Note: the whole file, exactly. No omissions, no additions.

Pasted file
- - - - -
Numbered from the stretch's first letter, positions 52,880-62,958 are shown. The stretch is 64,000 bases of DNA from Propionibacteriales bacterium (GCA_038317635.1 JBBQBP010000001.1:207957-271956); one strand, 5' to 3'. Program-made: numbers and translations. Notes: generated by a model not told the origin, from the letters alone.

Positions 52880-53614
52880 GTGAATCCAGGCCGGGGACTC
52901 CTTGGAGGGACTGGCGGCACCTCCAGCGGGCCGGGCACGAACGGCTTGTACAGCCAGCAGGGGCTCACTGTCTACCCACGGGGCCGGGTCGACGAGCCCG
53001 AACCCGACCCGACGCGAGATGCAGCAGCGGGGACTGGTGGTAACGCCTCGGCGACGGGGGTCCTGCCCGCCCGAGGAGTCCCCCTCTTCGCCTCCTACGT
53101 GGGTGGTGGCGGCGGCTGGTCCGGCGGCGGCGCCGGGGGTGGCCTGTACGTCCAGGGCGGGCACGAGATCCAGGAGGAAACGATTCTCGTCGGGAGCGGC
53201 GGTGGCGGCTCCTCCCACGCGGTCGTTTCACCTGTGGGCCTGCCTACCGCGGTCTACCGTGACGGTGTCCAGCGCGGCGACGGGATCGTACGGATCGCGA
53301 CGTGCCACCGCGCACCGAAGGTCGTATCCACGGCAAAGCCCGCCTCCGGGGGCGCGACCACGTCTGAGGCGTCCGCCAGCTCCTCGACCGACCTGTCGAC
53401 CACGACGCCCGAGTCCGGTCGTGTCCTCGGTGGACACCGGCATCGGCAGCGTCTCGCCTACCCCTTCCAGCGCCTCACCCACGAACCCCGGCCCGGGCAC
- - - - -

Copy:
Numbered from the stretch's first letter, positions 52,880-62,958 are shown. The stretch is 64,000 bases of DNA from Propionibacteriales bacterium (GCA_038317635.1 JBBQBP010000001.1:207957-271956); one strand, 5' to 3'. Program-made: numbers and translations. Notes: generated by a model not told the origin, from the letters alone.

Positions 52880-53614
52880 GTGAATCCAGGCCGGGGACTC
52901 CTTGGAGGGACTGGCGGCACCTCCAGCGGGCCGGGCACGAACGGCTTGTACAGCCAGCAGGGGCTCACTGTCTACCCACGGGGCCGGGTCGACGAGCCCG
53001 AACCCGACCCGACGCGAGATGCAGCAGCGGGGACTGGTGGTAACGCCTCGGCGACGGGGGTCCTGCCCGCCCGAGGAGTCCCCCTCTTCGCCTCCTACGT
53101 GGGTGGTGGCGGCGGCTGGTCCGGCGGCGGCGCCGGGGGTGGCCTGTACGTCCAGGGCGGGCACGAGATCCAGGAGGAAACGATTCTCGTCGGGAGCGGC
53201 GGTGGCGGCTCCTCCCACGCGGTCGTTTCACCTGTGGGCCTGCCTACCGCGGTCTACCGTGACGGTGTCCAGCGCGGCGACGGGATCGTACGGATCGCGA
53301 CGTGCCACCGCGCACCGAAGGTCGTATCCACGGCAAAGCCCGCCTCCGGGGGCGCGACCACGTCTGAGGCGTCCGCCAGCTCCTCGACCGACCTGTCGAC
53401 CACGACGCCCGAGTCCGGTCGTGTCCTCGGTGGACACCGGCATCGGCAGCGTCTCGCCTACCCCTTCCAGCGCCTCACCCACGAACCCCGGCCCGGGCAC